(c) Subsection (b) does not apply:

(1) if the informer is a student or former student, and the student or former student, or the legal guardian, or spouse of the student or former student consents to disclosure of the student's or former student's name; or

(2) if the informer is an employee or former employee who consents to disclosure of the employee's or former employee's name; or

(3) if the informer planned, initiated, or participated in the possible violation.

We agree that section 552.131 is inapplicable in this situation and have marked the documents accordingly.

This letter ruling is limited to the particular records at issue in this request and limited to the facts as presented to us; therefore, this ruling must not be relied upon as a previous determination regarding any other records or any other circumstances.

This ruling triggers important deadlines regarding the rights and responsibilities of the governmental body and of the requestor. For example, governmental bodies are prohibited from asking the attorney general to reconsider this ruling. Gov't Code 552.301(f). If the governmental body wants to challenge this ruling, the governmental body must appeal by filing suit in Travis County within 30 calendar days. Id. 552.324(b). In order to get the full benefit of such an appeal, the governmental body must file suit within 10 calendar days. Id. 552.353(b)(3), (c). If the governmental body does not appeal this ruling and the governmental body does not comply with it, then both the requestor and the attorney general have the right to file suit against the governmental body to enforce this ruling. Id. 552.321(a).

If this ruling requires the governmental body to release all or part of the requested information, the governmental body is responsible for taking the next step. Based on the statute, the attorney general expects that, within 10 calendar days of this ruling, the governmental body will do one of the following three things: 1) release the public records; 2) notify the requestor of the exact day, time, and place that copies of the records will be provided or that the records can be inspected; or 3) notify the requestor of the governmental body's intent to challenge this letter ruling in court. If the governmental body fails to do one of these three things within 10 calendar days of this ruling, then the requestor should report that failure to the attorney general's Open Government Hotline, toll free, at 877/673-6839. The requestor may also file a complaint with the district or county attorney. Id. 552.3215(e).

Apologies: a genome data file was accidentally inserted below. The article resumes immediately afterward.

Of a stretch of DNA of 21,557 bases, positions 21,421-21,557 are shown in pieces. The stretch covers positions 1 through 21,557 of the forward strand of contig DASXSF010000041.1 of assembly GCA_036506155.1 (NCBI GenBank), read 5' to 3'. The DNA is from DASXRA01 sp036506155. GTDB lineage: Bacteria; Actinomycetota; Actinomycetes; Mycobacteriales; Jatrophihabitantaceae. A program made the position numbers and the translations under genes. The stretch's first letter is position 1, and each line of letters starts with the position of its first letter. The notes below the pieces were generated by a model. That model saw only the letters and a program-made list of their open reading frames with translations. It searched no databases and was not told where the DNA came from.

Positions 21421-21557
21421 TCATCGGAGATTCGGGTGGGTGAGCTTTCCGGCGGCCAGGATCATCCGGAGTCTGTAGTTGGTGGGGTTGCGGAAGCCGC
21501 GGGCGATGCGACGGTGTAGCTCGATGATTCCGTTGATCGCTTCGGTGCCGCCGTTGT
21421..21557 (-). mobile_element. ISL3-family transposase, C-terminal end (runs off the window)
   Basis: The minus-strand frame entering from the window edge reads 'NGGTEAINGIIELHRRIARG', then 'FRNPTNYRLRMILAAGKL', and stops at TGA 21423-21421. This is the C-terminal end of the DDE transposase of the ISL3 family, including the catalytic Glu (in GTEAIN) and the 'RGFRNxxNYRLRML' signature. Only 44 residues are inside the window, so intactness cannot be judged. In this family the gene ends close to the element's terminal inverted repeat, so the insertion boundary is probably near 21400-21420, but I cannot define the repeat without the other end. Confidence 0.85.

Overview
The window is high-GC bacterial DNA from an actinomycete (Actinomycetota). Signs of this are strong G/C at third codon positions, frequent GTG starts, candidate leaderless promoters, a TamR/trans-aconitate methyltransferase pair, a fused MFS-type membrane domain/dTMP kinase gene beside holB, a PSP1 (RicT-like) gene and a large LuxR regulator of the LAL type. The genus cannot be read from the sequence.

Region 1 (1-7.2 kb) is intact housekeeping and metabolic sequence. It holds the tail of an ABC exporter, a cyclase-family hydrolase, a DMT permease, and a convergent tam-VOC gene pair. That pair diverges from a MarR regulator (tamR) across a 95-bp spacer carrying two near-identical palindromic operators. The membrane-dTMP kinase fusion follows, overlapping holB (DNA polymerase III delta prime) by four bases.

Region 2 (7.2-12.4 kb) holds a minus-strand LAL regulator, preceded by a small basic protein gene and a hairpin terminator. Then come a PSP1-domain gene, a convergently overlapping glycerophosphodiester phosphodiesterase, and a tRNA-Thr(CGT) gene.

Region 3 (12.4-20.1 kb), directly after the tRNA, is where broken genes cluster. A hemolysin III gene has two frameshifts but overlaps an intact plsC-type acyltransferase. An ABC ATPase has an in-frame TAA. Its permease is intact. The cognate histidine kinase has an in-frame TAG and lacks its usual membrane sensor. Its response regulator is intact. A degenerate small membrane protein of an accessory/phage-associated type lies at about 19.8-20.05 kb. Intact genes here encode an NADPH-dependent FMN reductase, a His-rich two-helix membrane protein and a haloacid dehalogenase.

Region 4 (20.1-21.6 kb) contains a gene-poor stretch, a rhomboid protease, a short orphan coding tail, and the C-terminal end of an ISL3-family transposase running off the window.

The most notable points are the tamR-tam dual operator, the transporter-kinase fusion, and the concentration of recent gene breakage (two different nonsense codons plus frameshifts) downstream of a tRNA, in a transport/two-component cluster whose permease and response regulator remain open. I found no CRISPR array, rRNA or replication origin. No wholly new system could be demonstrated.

If this ruling requires or permits the governmental body to withhold all or some of the requested information, the requestor can appeal that decision by suing the governmental body. Id. 552.321(a); Texas Department of Public Safety v. Gilbreath, 842 S.W.2d 408, 411 (Tex. App.-Austin 1992, no writ).

If the governmental body, the requestor, or any other person has questions or comments about this ruling, they may contact our office. Although there is no statutory deadline for contacting us, the attorney general prefers to receive any comments within 10 calendar days of the date of this ruling.

Sincerely,

Kay H. Hastings
Assistant Attorney General
Open Records Division

KHH/jc

Ref.: ID# 130184

encl. Marked documents

cc: Ms. Kathleen Bacus
Legacy Newspapers, Inc.
413 London Street
Castroville, Texas 78009
(w/o enclosures)


 

Footnotes

1. Act of May 29, 1997, 75th Leg., R.S., ch. 1187, 4, 1997 Tex. Gen. Laws 4555, 4580.